Most of the time, we talk about the important of not classifying employees in the workplace along lines according to race, gender, age, sex or nationality. But there is one classification that is critical and it’s really important that employers get it right. That classification is whether you are an exempt or non-exempt employee.
What exactly does that mean? An exempt employee is someone who is not generally eligible for overtime. Typically, these are people in management positions of some kind, but they don’t have to be supervisors. The federal government and state law mandate certain provisions regarding who can be called exempt — including cutoffs for how much people make per year. If you don’t make a certain amount each year, you can’t usually be considered exempt.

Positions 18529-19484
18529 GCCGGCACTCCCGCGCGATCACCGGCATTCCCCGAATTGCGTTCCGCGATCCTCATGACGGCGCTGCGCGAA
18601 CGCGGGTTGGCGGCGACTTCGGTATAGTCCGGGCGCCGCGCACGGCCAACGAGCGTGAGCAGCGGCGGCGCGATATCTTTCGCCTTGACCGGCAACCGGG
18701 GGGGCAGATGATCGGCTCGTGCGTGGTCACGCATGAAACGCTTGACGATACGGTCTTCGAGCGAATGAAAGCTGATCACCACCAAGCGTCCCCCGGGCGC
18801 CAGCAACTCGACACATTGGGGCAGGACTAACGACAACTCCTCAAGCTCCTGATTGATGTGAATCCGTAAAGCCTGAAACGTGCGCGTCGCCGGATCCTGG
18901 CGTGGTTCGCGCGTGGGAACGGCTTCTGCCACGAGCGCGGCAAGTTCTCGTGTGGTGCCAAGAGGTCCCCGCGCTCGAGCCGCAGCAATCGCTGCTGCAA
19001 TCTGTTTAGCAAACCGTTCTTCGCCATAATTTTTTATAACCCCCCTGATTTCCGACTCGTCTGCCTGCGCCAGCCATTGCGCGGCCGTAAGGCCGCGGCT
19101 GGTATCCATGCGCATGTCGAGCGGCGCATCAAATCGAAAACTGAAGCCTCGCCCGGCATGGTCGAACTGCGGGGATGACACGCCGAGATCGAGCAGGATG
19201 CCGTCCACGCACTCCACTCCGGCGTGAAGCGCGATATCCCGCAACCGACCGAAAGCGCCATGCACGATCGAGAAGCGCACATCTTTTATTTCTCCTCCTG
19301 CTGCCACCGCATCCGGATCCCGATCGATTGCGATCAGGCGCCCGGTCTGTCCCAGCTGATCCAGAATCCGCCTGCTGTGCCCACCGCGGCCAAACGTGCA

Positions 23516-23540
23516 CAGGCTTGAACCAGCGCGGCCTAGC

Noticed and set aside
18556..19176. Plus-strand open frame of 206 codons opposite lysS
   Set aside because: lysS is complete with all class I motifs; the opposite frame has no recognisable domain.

A non-exempt person is someone who is paid hourly or is paid a salary that can be converted to hourly to calculate overtime. These individuals are paid overtime when they work over 40 hours in one week.
Obviously, companies experience a benefit from making someone an exempt employee. They can then require that person to work a certain amount of overtime without paying them any extra money. Because of this, it’s possible that a company would misclassify employees to save money. It’s even more possible that a company might make an error in classification, especially for someone who is near the line between exempt and non-exempt.
If you believe you have been misclassified and are not being paid overtime you have a right to, then bring it up with your employer. If the situation is not remedied, our firm can help. We work with you to understand the specifics and provide guidance on whether you should file a lawsuit.